DETROIT -- Jim Thome again provided the Chicago White Sox with power, and for a change his teammates gave him some help.
Thome and Joe Crede hit two-run homers and Paul Konerko added a solo shot, leading Chicago to a 5-3 victory yesterday in the Detroit Tigers' home opener.
When Thome made it 2-all in the third with his fourth home run, he remained the only White Sox player to clear the fences this season. In the sixth, Crede ended the non-Thome homer drought and put the White Sox ahead. Konerko restored their two-run lead in the eighth.
''I knew we were going to hit," said Freddy Garcia, who gave up three runs and five hits over six innings for his 100th win. ''We have a great lineup."
Thome, who has been used solely as a designated hitter, was acquired from Philadelphia in November for outfielder Aaron Rowand and two pitchers. Thome hit just seven homers in 59 games last season, limited by elbow and back injuries.
''As long as Jim is healthy, we know he can help this ballclub," Chicago manager Ozzie Guillen said. ''Being a DH will help him because it keeps him out of the field."
The last time the White Sox played at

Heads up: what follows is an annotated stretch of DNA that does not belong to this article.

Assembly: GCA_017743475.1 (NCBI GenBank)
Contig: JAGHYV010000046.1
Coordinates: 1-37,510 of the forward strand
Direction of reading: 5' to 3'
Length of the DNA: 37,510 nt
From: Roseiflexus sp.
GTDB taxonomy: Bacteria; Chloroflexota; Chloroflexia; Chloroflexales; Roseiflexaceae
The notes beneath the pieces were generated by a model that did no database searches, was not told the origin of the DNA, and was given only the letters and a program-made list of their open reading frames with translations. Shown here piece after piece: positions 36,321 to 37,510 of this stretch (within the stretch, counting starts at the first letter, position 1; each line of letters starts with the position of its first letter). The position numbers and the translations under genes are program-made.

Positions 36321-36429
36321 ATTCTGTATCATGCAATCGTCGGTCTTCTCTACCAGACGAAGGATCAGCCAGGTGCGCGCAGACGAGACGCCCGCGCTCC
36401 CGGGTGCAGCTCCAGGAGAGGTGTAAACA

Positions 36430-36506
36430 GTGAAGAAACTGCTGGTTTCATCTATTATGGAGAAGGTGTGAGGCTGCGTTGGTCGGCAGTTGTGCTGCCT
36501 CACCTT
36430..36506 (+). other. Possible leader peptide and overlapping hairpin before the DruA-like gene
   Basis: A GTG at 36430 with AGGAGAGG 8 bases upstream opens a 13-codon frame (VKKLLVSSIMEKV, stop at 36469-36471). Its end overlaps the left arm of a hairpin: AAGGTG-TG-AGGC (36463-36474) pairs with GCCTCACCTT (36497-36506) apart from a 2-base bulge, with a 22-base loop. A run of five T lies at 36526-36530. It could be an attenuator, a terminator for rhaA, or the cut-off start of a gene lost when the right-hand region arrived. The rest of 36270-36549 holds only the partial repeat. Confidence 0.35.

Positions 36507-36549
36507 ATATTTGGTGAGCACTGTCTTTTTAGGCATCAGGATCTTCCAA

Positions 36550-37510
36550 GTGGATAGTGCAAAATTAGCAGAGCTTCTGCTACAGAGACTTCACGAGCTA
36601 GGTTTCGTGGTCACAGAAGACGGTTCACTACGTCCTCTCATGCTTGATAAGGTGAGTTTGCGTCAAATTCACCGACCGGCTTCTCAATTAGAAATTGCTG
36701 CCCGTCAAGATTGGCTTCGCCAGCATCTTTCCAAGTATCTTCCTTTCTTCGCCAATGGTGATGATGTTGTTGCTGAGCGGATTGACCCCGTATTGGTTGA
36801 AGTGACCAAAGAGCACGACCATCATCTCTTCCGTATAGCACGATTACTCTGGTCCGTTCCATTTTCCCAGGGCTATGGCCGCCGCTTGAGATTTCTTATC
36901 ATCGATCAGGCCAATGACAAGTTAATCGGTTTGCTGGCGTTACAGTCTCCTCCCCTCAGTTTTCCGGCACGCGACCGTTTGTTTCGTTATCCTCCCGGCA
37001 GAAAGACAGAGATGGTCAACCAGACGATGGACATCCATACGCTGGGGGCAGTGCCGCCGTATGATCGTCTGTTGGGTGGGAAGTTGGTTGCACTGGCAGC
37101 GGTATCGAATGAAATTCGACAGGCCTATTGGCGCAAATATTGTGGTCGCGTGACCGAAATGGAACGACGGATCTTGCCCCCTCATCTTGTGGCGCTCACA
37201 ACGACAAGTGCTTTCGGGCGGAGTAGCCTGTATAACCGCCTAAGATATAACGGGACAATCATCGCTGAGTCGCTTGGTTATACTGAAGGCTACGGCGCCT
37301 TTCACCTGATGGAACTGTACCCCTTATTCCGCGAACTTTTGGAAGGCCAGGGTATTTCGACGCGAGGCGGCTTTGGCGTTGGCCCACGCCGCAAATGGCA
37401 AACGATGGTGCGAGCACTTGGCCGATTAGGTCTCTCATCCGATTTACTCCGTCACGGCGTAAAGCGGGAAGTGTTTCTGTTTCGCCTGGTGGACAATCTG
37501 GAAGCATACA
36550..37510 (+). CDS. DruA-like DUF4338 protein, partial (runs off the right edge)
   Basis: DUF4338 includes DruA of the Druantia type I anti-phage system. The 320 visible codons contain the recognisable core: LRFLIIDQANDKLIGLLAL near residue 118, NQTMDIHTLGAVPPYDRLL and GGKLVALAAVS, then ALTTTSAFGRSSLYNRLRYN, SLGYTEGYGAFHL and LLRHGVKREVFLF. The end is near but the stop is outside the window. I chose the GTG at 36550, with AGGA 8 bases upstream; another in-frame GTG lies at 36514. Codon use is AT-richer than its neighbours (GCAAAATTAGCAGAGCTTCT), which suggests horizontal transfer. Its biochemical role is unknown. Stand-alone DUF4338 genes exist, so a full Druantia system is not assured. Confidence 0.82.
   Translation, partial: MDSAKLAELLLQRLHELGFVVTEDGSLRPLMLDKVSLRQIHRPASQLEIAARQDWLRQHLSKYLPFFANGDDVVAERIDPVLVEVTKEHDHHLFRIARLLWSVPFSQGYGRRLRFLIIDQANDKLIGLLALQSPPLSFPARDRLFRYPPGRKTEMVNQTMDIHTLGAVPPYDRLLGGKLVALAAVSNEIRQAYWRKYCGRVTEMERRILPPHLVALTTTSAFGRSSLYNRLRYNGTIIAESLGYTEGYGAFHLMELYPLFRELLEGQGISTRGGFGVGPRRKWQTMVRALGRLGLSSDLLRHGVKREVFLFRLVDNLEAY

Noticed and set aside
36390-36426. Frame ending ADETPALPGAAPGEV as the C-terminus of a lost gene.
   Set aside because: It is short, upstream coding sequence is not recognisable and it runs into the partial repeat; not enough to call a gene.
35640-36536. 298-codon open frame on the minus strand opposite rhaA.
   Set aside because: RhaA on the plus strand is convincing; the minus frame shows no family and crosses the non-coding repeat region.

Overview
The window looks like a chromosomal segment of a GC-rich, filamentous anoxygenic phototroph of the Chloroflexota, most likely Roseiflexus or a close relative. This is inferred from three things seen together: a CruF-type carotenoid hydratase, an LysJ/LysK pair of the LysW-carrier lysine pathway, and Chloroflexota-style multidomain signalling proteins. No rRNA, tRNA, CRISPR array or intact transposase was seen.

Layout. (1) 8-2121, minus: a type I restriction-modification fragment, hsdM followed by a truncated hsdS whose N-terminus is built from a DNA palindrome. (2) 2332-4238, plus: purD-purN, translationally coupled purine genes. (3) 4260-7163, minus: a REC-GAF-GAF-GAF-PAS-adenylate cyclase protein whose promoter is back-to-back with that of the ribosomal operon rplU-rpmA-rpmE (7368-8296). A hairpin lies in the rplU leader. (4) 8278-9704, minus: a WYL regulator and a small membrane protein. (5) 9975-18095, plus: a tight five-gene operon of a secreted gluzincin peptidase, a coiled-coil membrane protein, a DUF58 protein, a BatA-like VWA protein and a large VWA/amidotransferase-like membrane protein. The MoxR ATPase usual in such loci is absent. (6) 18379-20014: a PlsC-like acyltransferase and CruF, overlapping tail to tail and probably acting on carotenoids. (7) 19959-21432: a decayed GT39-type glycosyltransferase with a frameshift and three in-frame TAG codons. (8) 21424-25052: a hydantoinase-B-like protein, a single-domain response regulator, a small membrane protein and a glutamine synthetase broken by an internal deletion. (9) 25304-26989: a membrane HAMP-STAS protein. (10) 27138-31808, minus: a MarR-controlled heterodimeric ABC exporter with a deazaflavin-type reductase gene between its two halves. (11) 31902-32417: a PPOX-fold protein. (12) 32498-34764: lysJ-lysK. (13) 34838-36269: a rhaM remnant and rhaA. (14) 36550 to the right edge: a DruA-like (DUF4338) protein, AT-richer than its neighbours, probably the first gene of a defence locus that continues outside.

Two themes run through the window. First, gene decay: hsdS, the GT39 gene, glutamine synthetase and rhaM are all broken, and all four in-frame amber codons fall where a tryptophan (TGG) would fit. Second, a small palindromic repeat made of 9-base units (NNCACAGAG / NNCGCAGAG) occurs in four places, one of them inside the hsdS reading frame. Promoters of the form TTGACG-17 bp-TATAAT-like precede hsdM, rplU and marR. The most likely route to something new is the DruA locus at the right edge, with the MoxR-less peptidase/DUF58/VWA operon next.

''I think that game set everything up for the playoffs," Guillen said. ''People were talking a lot of stuff about us, about how we choke, but after we clinched here, it took a lot of pressure off the players."
Garcia (1-1) bounced back with a solid outing after allowing seven runs and nine hits over four innings in his first start, a loss to Cleveland.
Chicago has won two straight after losing four in a row.
Jeremy Bonderman (1-1) allowed four runs and six hits in seven innings for the Tigers. Detroit has lost two straight following a 5-0 start under new manager Jim Leyland.
''It was a good ballgame -- just a bad outcome," Leyland said.
Leyland, who led Florida to the 1997 World Series title and was a two-time NL manager of the Year in Pittsburgh, is back in the dugout for the first time since quitting in Colorado following the 1999 season.
His 15th season as a major league manager is with the Tigers, who signed him as a minor league catcher in 1963 and he began his career in the dugout in 1971 with Detroit's farm team in the Appalachian League.
After Sparky Anderson chose to not include Leyland on his coaching staff in the late 1970s, Leyland left to be the White Sox third-base coach in 1982. A Comerica Park-record crowd of 44,179 gave him perhaps the loudest pregame ovation.
Detroit went ahead, 2-0, on Craig Monroe's two-run homer in the second inning, one pitch after Carlos Guillen walked. Thome tied the game in the third with a two-run shot.